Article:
Emerging outbreak of severe acute respiratory syndrome coronavirus-2 (SARS-CoV-2) infection is a major threat to public health. The morbidity is increasing due to lack of SARS-CoV-2 specific drugs. Herein, we have identified potential drugs that target the 3-chymotrypsin like protease (3CLpro), the main protease that is pivotal for the replication of SARS-CoV-2. Computational molecular modeling was used to screen 3987 FDA approved drugs, and 47 drugs were selected to study their inhibitory effects on SARS-CoV-2 specific 3CLpro enzyme in vitro. Our results indicate that boceprevir, ombitasvir, paritaprevir, tipranavir, ivermectin, and micafungin exhibited inhibitory effect towards 3CLpro enzymatic activity.

So in the search for drugs that have the potential to be repurposed to fight Covid, Ivermectin was one of the more promising candidates. This study is from January 2021.

We now look at yet another study, this one has such a long and complicated name I don’t even feel like including it, so just hit the link for it. The study measured how well different drugs were able to “dock” with the 3CLpro enzyme, which means bind with it and inhibit it. This is what it found:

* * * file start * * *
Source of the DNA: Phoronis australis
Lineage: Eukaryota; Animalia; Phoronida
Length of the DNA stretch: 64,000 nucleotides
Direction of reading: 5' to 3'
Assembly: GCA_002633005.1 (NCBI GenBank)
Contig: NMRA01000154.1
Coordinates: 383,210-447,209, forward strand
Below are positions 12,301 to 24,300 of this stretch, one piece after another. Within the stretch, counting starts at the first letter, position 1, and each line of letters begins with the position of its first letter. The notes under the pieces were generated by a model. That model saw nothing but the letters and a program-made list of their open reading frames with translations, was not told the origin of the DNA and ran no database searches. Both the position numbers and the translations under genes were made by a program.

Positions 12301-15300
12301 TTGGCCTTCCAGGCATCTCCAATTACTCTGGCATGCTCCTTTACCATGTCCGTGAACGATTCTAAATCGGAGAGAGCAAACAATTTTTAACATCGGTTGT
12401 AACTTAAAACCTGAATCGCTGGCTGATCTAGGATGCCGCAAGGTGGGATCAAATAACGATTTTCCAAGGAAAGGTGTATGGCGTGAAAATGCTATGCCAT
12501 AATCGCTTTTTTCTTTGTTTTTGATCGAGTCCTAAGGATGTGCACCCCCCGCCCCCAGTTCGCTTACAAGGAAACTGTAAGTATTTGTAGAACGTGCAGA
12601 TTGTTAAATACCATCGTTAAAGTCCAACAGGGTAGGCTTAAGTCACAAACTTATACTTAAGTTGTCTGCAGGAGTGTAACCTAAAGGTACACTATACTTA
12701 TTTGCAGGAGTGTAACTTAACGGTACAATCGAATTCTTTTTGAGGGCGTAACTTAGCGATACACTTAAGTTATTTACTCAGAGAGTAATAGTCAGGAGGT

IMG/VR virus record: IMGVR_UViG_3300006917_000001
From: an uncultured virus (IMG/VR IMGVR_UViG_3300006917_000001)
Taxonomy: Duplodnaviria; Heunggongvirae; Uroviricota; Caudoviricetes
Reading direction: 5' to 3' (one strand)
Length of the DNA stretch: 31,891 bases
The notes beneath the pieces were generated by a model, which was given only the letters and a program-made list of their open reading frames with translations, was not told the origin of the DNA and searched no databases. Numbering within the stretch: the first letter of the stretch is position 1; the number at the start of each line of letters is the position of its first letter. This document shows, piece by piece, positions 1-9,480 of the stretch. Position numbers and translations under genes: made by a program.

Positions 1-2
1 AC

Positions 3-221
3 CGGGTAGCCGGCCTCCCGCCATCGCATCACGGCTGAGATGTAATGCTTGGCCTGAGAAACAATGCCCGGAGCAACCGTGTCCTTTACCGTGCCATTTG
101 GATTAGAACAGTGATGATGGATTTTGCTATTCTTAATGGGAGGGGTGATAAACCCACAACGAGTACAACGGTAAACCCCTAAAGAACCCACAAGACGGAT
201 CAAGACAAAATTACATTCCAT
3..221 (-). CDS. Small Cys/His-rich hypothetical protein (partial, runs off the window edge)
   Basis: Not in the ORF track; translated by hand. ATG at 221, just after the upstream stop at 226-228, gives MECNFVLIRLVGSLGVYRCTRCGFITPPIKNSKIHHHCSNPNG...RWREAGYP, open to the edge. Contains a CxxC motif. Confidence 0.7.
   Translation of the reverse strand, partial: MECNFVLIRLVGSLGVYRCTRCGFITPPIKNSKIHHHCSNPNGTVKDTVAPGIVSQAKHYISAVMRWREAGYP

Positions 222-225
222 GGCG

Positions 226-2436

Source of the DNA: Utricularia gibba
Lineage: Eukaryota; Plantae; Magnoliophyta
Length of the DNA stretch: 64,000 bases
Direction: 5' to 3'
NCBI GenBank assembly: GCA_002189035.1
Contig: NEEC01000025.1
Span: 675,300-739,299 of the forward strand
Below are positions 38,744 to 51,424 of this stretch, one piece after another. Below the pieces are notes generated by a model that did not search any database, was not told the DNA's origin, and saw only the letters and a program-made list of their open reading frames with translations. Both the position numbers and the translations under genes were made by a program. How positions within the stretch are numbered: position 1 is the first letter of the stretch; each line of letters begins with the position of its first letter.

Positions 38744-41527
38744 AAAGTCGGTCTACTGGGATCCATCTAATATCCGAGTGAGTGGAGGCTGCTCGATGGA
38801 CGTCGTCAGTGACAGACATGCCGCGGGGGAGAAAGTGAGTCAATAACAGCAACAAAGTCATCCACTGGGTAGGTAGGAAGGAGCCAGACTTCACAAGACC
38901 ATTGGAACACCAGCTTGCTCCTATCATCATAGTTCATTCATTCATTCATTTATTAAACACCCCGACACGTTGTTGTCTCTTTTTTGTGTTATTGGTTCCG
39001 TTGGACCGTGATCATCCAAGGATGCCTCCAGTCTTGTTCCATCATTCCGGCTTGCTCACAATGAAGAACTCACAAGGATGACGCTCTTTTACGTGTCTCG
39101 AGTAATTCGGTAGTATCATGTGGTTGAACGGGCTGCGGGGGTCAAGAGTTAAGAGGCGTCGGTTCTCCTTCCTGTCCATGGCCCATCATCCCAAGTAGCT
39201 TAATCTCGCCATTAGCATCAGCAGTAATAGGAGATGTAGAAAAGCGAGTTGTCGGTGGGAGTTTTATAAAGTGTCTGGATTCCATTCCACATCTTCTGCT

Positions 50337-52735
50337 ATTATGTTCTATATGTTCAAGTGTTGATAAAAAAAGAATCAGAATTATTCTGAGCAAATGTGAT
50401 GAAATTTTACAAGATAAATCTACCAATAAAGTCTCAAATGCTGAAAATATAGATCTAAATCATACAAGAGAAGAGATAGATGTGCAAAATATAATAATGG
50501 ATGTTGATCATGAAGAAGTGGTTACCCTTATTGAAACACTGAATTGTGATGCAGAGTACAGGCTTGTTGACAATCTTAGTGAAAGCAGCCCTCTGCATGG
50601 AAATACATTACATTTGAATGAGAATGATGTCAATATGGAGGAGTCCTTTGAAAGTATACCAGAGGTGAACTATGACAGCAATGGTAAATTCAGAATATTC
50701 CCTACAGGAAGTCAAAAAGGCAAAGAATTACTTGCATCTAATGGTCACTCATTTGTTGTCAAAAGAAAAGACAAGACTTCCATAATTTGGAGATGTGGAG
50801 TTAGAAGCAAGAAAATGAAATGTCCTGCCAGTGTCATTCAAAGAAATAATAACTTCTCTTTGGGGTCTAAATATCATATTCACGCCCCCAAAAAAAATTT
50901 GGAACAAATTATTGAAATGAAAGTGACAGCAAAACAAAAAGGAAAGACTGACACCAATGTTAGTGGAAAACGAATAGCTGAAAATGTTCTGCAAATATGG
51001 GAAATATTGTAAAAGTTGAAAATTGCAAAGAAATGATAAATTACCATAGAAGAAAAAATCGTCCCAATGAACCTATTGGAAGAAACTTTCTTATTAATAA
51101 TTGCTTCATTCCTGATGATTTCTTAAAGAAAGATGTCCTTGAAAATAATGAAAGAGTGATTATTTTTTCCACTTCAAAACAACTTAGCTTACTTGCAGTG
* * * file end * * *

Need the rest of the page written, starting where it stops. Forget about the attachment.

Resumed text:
Novel inhibitor identification against the protein targets consists of evaluation of binding mode of interaction between inhibitor and receptor by performing molecular docking which assesses the effect of solvent on the protein–ligand complex stability. Molecular docking of ilimaquinone, hydroxychloroquine, azithromycin, favipiravir, ivermectin and remdesivir with nine potential SARS-CoV-2 target proteins was performed. Binding energies were calculated of the ligands against the protein targets. From the docking analysis, ivermectin showed the highest docking score with an average energy of −8.5 kcal mol−1 among all the compounds. Remdesivir showed the lowest binding energy and highest docking score of −9.9 kcal mol−1 which was followed by ilimaquinone having the second highest binding energy of −8.1 kcal mol−1. When compared with other protein targets, ilimaquinone showed second highest binding energy against 6M0J, PLpro, Nsp10 and Nsp14 targets with docking scores of −6.9, −8.1, −7.6 and −8.1 kcal mol−1. For 3CLpro, ilimaquinone exhibited similar binding energy of −7.1 kcal mol−1 as that of remdesivir and azithromycin. Whereas, for Nsp16, binding energies of ilimaquinone showed similarity with ivermectin and remdesivir. Ilimaquinone demonstrated lowest binding energy of −8.2 kcal mol−1 with Nsp13 among other protein targets.